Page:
In January 2012 the social media giant Facebook undertook what can only be called a research experiment on 700,000 of its users. The company decided to strategically skew what these users could see when they logged into their personal profiles. Half of these individuals were confronted by content which had been proven to have happy connotations, while the other half were met with words which were known to be sadder than average.
Was it really ethical to analyse this large group of unsuspecting users? Facebook have argued that they were merely testing their product, and were not undertaking research, but there has been significant outrage over the project.
One of the biggest problems with social media is the perceived lack of privacy which happens when you discuss your private life online. It seems bizarre that even with this being an issue regularly discussed, Facebook should decide to conduct such an experiment on unwitting users. Could it be that Facebook actually thought what they were doing was actually morally acceptable?
In the past few weeks an American professor has argued that the experiment actually violated a law in the state of Maryland that requires human subjects to give consent when participating in a study. Facebook have retorted by saying that what they did was not actually research. There seems to be some regret at making a poor business decision, but there is no admission of ethical culpability.
Objectively, it is clear to see that this sort of action must be considered experimental. Manipulating an individual’s emotions must be considered on a par with physical research. What is even more concerning is the fact that there would have been children and adolescents within the sample, unknowing that what they were seeing was being controlled in a big brother-esque manner by adults who have no right to guide them. Facebook are in a position of great power, with a global audience of over 500 million people. It is of utmost importance that they act responsibly when dealing with their customers.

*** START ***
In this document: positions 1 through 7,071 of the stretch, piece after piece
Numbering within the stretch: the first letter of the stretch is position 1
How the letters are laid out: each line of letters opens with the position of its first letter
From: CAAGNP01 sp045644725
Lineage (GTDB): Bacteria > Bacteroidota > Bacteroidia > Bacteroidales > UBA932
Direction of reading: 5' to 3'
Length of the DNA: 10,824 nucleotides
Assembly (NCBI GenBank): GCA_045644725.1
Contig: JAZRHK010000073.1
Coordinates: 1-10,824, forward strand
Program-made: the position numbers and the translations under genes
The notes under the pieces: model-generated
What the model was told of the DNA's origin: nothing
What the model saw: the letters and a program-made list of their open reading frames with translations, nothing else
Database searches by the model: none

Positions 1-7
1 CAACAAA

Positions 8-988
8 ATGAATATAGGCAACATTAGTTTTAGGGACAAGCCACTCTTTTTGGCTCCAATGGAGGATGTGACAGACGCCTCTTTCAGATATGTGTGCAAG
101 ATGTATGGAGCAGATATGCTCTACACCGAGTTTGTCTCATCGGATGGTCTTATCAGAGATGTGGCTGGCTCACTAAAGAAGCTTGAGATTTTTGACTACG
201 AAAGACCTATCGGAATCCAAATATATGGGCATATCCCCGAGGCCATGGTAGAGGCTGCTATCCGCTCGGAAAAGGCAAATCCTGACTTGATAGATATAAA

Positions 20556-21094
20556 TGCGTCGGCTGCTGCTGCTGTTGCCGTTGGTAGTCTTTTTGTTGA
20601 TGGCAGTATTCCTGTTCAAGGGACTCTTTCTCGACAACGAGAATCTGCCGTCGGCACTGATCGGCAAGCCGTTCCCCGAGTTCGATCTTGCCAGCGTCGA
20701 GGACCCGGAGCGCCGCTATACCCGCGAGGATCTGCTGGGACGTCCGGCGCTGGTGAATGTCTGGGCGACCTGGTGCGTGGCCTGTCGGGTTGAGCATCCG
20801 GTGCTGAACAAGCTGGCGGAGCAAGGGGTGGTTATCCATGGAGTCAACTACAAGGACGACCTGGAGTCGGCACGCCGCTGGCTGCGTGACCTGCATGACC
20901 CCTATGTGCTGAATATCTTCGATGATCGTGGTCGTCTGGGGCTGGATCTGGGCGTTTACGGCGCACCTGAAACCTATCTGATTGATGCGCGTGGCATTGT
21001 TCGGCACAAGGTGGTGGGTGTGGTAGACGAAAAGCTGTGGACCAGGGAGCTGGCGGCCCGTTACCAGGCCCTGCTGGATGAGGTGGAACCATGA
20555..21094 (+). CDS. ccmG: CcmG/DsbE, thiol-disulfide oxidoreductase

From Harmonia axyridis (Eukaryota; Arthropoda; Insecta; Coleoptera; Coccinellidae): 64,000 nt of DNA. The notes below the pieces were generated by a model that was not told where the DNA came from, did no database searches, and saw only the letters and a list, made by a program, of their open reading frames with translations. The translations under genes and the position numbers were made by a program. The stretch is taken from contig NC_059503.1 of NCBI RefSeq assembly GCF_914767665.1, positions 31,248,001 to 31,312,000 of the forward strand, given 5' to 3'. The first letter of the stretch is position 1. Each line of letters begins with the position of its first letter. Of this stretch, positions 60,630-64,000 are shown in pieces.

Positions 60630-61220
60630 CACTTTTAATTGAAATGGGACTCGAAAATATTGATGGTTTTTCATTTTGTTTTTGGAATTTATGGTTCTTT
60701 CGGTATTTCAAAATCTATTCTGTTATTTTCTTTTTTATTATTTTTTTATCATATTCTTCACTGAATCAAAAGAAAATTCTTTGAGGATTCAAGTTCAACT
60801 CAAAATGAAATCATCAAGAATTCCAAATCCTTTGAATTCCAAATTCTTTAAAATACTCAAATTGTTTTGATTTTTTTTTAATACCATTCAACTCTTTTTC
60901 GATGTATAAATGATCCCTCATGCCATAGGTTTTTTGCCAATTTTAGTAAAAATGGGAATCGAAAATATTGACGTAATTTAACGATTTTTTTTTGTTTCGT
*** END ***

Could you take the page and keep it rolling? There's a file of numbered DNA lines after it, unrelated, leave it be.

What has to be realised is that Facebook are a company that want to constantly grow and improve their product. Facebook is so ingrained in our daily lives that inevitably when they change things people will be affected. Should we be looking for more global regulations to protect us from this manipulation? How can we do that? There is no straight answer to either question but the balance needs to be right. People deserve to have their privacy respected by Facebook, while the company itself has the right to expand. The question is, how can we do both?
Publication Integrity & Ethics 8th November 2014
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